Unisys stockholder calls for sale of federal unit

Unisys Corp. might sell its federal business unit if it agrees to the demand of a major stockholder to take the step and end what it called the company's "ruinous stock-price performance."

MMI Investments of New York, the third-largest shareholder of Unisys stock with almost 35 million shares, said in a letter to the board of directors that selling or spinning off the division would unlock its value.

MMI said Unisys' overall poor performance has also damaged the value of the federal unit, which had $785.3 million in revenue in 2006.

The Blue Bell, Pa., company has been undergoing a deep restructuring since 2005 that involves job cuts, outsourcing, sale of stakes in other companies and a focus on its fastest-growing market segments, according to media accounts.

However, MMI said the restructuring is "not enough to correct Unisys' dramatic undervaluation" and urged the company to bring in an independent investment bank to consider its proposal.

MMI gave Unisys until Jan. 23 to respond or it promised to raise the issue at the next annual shareholders' meeting. MMI also filed the letter with the Securities and Exchange Commission Monday.

Unisys acknowledged receipt of MMI's demand on its Web site and said it is evaluating the proposal.

"The company takes investors' viewpoints seriously," Unisys said in its statement, "and we share their commitment to enhancing shareholder value. Unisys is executing a major, multiyear repositioning plan and has made significant progress in enhancing its profitability by refocusing its business, reducing costs, and divesting noncore assets."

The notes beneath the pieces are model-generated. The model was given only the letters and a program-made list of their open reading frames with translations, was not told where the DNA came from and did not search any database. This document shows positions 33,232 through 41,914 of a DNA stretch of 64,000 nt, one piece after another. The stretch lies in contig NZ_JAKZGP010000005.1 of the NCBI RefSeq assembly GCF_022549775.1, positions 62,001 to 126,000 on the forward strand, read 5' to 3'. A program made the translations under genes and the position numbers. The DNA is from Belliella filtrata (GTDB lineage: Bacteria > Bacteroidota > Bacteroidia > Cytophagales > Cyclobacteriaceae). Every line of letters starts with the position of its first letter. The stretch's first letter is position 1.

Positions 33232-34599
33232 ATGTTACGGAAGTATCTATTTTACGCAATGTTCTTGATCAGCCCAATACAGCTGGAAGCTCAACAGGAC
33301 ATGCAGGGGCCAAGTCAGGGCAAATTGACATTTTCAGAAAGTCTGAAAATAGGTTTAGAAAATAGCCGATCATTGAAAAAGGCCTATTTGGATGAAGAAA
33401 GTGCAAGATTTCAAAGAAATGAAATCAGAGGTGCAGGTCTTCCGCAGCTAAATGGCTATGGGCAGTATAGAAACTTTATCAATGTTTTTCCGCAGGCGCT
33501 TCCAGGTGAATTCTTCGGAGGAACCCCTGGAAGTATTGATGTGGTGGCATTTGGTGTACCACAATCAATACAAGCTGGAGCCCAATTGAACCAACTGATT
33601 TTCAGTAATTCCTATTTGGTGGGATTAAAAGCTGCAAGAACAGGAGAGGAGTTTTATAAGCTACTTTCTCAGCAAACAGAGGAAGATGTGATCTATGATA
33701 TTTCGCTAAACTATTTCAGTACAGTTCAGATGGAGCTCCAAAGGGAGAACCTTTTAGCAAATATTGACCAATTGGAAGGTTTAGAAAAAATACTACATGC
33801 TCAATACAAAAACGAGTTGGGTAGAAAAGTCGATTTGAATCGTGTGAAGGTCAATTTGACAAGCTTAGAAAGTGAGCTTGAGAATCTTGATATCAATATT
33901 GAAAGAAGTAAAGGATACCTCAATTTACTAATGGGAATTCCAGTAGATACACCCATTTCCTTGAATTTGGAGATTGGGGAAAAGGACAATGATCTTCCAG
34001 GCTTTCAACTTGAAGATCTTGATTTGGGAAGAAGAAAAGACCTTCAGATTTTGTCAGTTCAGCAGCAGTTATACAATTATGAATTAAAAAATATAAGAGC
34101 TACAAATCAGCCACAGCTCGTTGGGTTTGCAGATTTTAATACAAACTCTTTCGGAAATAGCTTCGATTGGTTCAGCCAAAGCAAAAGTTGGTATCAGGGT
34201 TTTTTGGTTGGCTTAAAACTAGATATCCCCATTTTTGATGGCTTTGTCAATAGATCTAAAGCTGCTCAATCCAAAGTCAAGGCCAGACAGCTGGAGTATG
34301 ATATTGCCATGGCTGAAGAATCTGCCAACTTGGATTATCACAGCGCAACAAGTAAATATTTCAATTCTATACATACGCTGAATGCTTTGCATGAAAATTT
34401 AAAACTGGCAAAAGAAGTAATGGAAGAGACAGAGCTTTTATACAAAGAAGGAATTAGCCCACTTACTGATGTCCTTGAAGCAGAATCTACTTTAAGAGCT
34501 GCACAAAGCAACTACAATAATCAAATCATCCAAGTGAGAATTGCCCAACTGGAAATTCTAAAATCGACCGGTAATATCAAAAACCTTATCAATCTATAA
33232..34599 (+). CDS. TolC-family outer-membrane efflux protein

"Many times it makes sense to split up various business divisions of a company because often when you run analyses, the sum of the parts is greater than what the [company's] stock price is," said Chuck Jones, senior vice president and technology analyst at investment advisers Atlantic Trust. With Unisys stock down now, MMI's demand could very well have merit, he said.

However, Jones said, there are other factors to consider. One, is it cost effective to create two management teams and, two, "are there synergies between various divisions that you then lose?"

Unisys' stock opened Friday at $3.54 a share on the New York Stock Exchange. It has ranged over the past 52 weeks between a high of $9.70 and a low of $3.13.

This is not the first time that MMI, which is owned by hedge fund Millbrook Capital Management Inc., has attempted to shake up one of its portfolio companies. In November, MMI proposed its own slate of candidates for the board of directors of Brinks Co., the Richmond, Va.-based security firm.

MMI also urged Brinks to consider selling one of its divisions.

Unisys ranks No. 27 on Washington Technology's 2007 Top 100 list of the largest federal government prime contractors.

About the Author

David Hubler is the former print managing editor for GCN and senior editor for Washington Technology. He is freelance writer living in Annandale, Va.

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